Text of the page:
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Canada-Euro Deal Moves Along

Canada received a nice Valentine’s Day gift as Euro parliament members voted in favor of the Comprehensive Economic and Trade Agreement (CETA) by a 408 to 254 vote. This now means that parts of the agreement that links Canada to the European Union, such as tariff reduction, will come into force eight years after the initial negotiations had started.

The vote passed relatively well, considering the chaotic crowd of protesters gathered outside the parliament in Strasbourg contesting the deal. The vote carried on, and with 33 members that abstained, the majority comfortably won the vote to the great relief of Canadian officials on site for the historical moment.

On this side of the Atlantic, it seems that most Canadians approve of CETA according to a recent survey by Angus Reid Institute which states that 55 per cent approve of the deal. That’s down 13 points from July 2014, when the agreement was in the finals stages of negotiation. The percentage of Canadians that are against CETA is around 10 per cent while the numbers of those who have no opinion on the subject has gone from 22 to 35 per cent.

So what does CETA mean for the Canadian consumer? Well, more cheese, cheaper wine and cars but also possibly higher costing drugs.

Cheese please? CETA will bump up the maximum import level of European cheese from 18,500 tonnes per year to nearly 30,000 tonnes. Consumers shouldn’t expect to find a sudden abundance of their favorite euro cheeses at their local super market anytime soon as the change will be phases into action over a period of five years.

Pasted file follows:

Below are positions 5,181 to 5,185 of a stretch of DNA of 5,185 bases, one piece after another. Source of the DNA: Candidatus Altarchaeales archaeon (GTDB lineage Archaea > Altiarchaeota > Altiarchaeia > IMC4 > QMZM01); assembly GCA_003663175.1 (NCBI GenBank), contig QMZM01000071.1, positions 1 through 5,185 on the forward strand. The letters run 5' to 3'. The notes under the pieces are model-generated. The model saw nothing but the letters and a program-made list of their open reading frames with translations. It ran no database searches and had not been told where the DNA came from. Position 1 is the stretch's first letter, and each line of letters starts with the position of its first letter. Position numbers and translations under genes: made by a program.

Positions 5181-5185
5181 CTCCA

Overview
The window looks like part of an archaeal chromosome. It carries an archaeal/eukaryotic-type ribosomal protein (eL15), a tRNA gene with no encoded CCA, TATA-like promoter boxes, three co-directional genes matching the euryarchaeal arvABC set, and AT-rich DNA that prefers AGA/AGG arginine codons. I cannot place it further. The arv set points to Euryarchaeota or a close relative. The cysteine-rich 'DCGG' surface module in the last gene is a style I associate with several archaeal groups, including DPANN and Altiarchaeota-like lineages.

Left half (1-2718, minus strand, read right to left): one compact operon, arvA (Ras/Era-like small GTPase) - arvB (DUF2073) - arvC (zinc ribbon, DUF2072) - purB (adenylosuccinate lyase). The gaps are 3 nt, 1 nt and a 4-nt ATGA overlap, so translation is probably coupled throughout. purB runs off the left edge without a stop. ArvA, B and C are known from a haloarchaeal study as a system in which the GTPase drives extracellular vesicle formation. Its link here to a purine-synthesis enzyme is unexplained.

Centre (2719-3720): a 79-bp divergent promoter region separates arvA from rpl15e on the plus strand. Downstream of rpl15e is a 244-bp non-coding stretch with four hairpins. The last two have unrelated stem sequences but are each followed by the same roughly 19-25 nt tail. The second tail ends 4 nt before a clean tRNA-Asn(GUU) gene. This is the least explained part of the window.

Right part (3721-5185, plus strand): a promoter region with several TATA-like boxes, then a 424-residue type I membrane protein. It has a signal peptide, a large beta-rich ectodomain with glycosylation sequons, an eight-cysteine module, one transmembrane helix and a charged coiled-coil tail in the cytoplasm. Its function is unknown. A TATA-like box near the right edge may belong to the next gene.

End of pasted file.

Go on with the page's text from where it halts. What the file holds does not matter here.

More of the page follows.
Due to a change in the length of patents in Canada, imposed at the EU’s request, it is possible that the cost of prescription drugs might rise. According to new CETA rules, drug manufacturers will have an additional 2 years of patent protection during the drug approval process which means down the road that it could take longer for generics to hit the market.

But on the other side, on a happy note, if you’re thinking about buying an Audi or BMW you’re in luck…although if you can wait about seven years, you’ll get a great deal. Euro luxury passenger vehicles will become a little less expensive as Canada will drop its 6.1 per cent tariff on these goods. The tariffs will be phased out in a period of seven years and of course, it all depends on the manufacturers too: ultimately they have the final say on the price of their cars and if they wish to pass on the savings to the consumers.

But rest assured, although you may not be able to run out and buy a cheaper BMW tomorrow, odds are you’ll be able to discover a new European liquor or wine at your local liquor store. Wine and spirits from Europe can now enter the country tariff free which means more choices and smaller prices.

Early this week while addressing the European Parliament, Prime Minister Trudeau stated about CETA: “Now we need to make it work … If we are successful, CETA will become the blueprint for all ambitious, future trade deals. If we are not, this could very well be one of the last. Make no mistake about it, this is an important moment.”

*The  CETA poll by the Angus Reid Institute was conducted on Feb. 13 and 14, 2017, via Internet interviews with 1,509 Canadian adults who are members of the Angus Reid Forum. A probabilistic sample of this size would yield a margin of error of +/- 2.5 percentage points, 19 times out of 20.